The main species found in New Zealand waters are the albacore (Thunnus alalunga), southern bluefin (Thunnus maccoyii) and skipjack tuna (Katsuwonus pelamis). Other less common tuna found off New Zealand’s shores include the yellowfin (Thunnus albacares), bigeye (Thunnus obesus), slender (Allothunnus fallai), butterfly (Gasterochisma melampus) and frigate (Auxis thazard). The Australian bonito (Sarda australis) is rarely seen.
Tuna are superbly streamlined, and can retract their gills at high speed to reduce drag. The southern bluefin can reach speeds of 80 kilometres per hour. It does this in part by heating up its blood. As heated muscle is more efficient than cool muscle, the fish can achieve greater power.
Albacore found in New Zealand waters average 50–70 centimetres in length. An 80-centimetre fish weighs about 10 kilograms. Albacore spawn in the tropical Pacific, and are plentiful along the boundaries between currents.
Those that reach New Zealand waters are probably between two and five years old. Domestic vessels catch albacore by trolling (trailing baited lines) in coastal waters west of the country. Between 1991 and 2000, annual catches varied from 1,437 to 5,180 tonnes.
The southern bluefin lives only in the southern hemisphere, where it makes long migrations between tropical and temperate waters. In New Zealand waters a typical fish is about 1 metre long and weighs about 20 kilograms. The species is widely distributed between latitudes 10º and 50º south, and is the most southerly-ranging common tuna.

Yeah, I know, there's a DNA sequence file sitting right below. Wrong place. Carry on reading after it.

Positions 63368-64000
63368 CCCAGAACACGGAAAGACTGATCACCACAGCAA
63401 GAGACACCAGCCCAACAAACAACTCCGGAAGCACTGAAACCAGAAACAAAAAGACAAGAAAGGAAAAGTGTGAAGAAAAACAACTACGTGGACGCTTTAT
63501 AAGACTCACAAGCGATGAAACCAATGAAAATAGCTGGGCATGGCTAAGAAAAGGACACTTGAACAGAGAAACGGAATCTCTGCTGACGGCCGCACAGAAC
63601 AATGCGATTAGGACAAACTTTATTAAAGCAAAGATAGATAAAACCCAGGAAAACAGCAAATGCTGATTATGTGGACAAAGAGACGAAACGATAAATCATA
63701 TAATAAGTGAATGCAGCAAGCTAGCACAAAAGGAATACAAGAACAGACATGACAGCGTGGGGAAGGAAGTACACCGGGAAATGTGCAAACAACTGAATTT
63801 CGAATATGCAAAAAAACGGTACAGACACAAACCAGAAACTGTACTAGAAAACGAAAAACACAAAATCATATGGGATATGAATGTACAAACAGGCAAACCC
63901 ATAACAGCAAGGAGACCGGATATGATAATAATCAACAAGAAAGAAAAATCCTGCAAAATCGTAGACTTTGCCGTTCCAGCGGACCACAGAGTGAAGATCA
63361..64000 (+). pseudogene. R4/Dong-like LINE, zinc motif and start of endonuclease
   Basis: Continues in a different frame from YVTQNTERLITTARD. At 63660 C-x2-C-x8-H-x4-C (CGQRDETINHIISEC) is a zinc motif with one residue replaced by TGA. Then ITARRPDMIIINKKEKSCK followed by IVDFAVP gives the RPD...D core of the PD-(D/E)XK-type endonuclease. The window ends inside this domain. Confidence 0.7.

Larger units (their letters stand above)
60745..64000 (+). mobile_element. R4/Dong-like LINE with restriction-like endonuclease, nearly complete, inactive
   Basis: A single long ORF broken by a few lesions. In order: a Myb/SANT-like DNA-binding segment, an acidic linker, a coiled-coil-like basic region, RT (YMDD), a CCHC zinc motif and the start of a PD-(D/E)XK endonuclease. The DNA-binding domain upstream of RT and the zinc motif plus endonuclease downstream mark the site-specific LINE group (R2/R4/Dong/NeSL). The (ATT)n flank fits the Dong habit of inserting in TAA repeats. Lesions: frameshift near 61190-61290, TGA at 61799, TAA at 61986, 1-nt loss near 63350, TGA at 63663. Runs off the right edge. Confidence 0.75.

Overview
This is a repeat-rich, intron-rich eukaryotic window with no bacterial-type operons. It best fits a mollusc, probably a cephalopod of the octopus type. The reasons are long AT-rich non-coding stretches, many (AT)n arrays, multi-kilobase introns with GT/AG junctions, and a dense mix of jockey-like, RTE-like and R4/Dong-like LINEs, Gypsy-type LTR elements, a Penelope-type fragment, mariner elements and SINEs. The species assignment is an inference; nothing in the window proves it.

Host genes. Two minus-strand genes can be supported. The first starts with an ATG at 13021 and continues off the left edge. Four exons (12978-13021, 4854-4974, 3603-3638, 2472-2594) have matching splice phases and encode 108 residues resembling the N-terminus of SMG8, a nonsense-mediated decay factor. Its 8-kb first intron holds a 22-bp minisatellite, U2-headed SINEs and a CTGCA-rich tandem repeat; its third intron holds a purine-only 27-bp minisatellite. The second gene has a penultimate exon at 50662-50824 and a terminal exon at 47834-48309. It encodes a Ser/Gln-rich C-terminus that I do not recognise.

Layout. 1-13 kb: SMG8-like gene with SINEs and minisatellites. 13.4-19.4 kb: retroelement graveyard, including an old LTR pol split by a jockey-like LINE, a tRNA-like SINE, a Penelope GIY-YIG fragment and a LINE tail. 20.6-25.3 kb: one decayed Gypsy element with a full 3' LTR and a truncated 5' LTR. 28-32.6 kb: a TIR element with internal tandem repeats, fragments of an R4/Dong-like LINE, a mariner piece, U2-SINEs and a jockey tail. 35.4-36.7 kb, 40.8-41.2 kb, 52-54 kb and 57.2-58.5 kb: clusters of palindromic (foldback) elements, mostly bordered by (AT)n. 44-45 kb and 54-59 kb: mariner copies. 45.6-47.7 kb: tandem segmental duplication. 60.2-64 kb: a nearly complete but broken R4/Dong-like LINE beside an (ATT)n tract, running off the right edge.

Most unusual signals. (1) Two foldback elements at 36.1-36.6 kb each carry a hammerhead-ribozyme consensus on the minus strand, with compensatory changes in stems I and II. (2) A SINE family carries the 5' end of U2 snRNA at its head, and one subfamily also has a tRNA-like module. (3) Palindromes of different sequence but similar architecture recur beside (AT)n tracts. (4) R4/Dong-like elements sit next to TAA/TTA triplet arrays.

Internationally, stocks are thought to be severely depleted by overfishing. During the 1970s about 100,000 fish were taken annually by Japanese vessels. In the 2000s the species formed a small but still very valuable New Zealand fishery.
Skipjack tuna occur in all the world’s oceans, with their southern limit in New Zealand waters. They usually arrive in December, staying until May and ranging as far south as Cape Farewell. They feed opportunistically on fish and crustaceans.
Purse seiners (fishing boats with seine nets that draw up like a purse) hunted skipjack during the 1970s, taking between 5,000 and 10,000 tonnes annually. Catches in the 2000s were smaller (around 3,000–4,000 tonnes), with most fish landed in the Bay of Plenty and along the north-east coast of the North Island.
The term billfish is used for marlin and their relatives. They are large migratory fish, with a distinctive upper jaw that forms a pointed spear or bill. Along with the swordfish, five species are known to frequent New Zealand waters seasonally.
Marlin are likely to feed on a broad range of pelagic fish and squid, and small tuna in open waters. Nearer the coast, they also eat bottom-dwelling fish. Marlin are caught commercially, and are sought by anglers fishing off the northern North Island.
In the past, marlin were rumoured to make unprovoked attacks on boats. It is more probable that the fish were lashing out with their bills as fishermen hauled them into the boat.